Lightning Leaders Converge in Alabama (May 24, 1999): Preview of the 11th International Conference on Atmospheric Electricity.
What Comes Out of the Top of a Thunderstorm? (May 26, 1999): Gamma-rays (sometimes).
Lightning research at NASA/Marshall and the Global Hydrology and Climate Center.
"Because of all this, you don't feel anything," Ruhnke said. Even though you're standing in an electric field, your hair does not stand on end. (If you were outdoors, and it did, it would mean you're about to be hit by lightning, so tuck into a tight crouch right away.)

"When you measure the fair weather electric field, you're measuring the effects of all the thunderstorms on the Earth," he said.

But it's not evenly felt. Ruhnke said that scientists once thought the effect was evenly spread across the planet, so a measurement in Tokyo was as good as one in Kansas. It turns out that local turbulence, winds, and other fluctuations also cause small variations in the fair weather electric field.

"It's a great challenge to sort out local variations and sources from thunderstorms," Ruhnke continued. "If you could separate these effects, you could monitor the total thunderstorm activity locally."

Such a measure is important to various environmental studies, including the production of nitrous oxides (NOx), so the relative natural and industrial contributions can be measured.

Another is global warming. Ruhnke noted that Ralph Markson, a colleague at Airborne Research, examined 45 years of fair weather data taken by balloons from the surface of the Earth to the stratosphere. One of the factors that affects the existence of thunderstorms in the atmosphere is temperature.

"If there is any global warming, you should see an increase in thunderstorms and the electric field," Ruhnke said. "Markson sees no changes in the ionospheric potential." Because of variations in instruments, the growth of cities, and other effects, Ruhnke said that direct measures of global warming are quite difficult.


"People are looking for indirect methods," he continued "The fair weather field is one."

Left: Thunderstorm at sunset near Abilene, Texas, May 17, 1978. Even without lightning, there's electricity in the air, although it's so weak that scientists have difficulty measuring it. (NOAA)

The fair weather field also becomes a sensor for air pollution, he noted, because aerosols - droplets and dust particles - attract and effectively neutralize ions.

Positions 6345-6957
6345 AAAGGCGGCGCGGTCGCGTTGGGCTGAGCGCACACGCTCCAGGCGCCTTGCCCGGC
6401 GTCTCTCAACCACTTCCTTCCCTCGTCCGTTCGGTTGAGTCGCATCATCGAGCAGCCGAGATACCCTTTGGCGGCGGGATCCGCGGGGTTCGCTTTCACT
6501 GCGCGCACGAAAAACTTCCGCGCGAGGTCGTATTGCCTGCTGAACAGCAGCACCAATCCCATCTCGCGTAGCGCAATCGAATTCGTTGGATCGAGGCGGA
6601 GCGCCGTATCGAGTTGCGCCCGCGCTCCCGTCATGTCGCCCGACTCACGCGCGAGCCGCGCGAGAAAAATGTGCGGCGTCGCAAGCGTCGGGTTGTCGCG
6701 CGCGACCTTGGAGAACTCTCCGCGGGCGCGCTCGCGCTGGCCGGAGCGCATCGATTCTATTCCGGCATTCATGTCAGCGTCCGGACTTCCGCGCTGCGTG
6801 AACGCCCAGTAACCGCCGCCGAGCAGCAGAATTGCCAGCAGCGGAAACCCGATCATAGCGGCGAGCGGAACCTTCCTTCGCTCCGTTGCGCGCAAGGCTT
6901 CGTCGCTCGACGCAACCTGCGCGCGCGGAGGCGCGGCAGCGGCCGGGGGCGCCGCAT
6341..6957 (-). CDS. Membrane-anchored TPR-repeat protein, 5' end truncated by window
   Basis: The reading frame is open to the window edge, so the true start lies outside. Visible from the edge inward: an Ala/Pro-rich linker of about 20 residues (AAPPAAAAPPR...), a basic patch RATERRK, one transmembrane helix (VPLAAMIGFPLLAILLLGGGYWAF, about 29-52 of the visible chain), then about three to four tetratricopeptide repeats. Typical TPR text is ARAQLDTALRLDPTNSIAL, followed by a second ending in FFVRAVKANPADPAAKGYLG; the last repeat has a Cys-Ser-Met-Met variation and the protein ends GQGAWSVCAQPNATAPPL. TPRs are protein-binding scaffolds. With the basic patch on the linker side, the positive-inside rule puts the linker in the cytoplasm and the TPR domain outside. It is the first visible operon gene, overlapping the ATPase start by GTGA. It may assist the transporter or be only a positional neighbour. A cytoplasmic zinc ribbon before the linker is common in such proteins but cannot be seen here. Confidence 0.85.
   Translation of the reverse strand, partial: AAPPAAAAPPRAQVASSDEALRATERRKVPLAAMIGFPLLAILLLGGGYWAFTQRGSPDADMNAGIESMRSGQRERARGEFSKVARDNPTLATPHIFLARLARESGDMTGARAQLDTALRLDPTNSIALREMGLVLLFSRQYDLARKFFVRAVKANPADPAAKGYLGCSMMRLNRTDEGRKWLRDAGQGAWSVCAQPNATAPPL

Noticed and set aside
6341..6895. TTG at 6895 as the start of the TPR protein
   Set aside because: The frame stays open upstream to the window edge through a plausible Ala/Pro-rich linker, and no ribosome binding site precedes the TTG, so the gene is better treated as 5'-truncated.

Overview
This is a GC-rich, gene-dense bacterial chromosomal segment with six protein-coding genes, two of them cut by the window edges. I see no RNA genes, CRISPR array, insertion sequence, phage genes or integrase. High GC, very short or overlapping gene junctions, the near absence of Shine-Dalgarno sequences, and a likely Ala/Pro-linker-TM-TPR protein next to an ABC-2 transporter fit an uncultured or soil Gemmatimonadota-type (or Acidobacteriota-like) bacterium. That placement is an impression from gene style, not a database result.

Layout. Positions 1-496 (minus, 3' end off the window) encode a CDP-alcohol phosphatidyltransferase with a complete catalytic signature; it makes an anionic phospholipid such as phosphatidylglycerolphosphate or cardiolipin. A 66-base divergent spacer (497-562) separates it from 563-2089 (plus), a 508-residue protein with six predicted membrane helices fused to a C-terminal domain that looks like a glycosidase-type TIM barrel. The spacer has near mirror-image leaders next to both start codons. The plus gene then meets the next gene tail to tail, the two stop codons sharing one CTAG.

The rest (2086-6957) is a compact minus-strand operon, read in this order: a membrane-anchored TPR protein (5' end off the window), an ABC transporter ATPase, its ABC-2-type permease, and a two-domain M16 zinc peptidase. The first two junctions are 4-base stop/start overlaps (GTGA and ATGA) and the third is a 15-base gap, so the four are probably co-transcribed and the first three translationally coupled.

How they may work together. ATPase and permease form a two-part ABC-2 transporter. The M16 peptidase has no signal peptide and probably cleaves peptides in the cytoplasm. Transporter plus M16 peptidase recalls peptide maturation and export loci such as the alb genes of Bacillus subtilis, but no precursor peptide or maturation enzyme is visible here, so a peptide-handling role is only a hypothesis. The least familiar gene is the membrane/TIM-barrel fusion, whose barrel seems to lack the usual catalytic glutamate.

He has recorded the difference in the air of Greenland and Antarctica where, 30 years ago, it was "nearly perfect" as shown by its ion content. "Now the air is fairly polluted around the globe."

In 1996, the first-ever coordinated simultaneous measurements were made for two days over Darwin, Australia, and Weston, Mass., - opposite sides of the world - to demonstrate that a single reliable measurement can be globally representative.

Ruhnke noted that fair weather conditions also are affected by the magnetosphere in the polar regions where the Earth's magnetic field leaves the upper atmosphere exposed to space. While many people have tried to link solar activity to terrestrial weather, he noted that no conclusive link has been found.


More web links

45th Weather Squadron at Patrick AFB, lightning reference page.
National Severe Storms Laboratory, Norman, OK
Numerical Modeling at NSSL
The New Mexico Tech 3D Lightning Mapping System
Lightning Detection and Ranging project at Kennedy Space Center.
National Severe Storms Laboratory Photo Library, where we got a lot of the neat pictures in these stories.

More Space Science Headlines - NASA research on the web

NASA's Earth Science Enterprise Information on Earth Science missions, etc.


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For more information, please contact:
Dr. John M. Horack , Director of Science Communications
Author: Dave Dooling
Curator: Bryan Walls
NASA Official: John M. Horack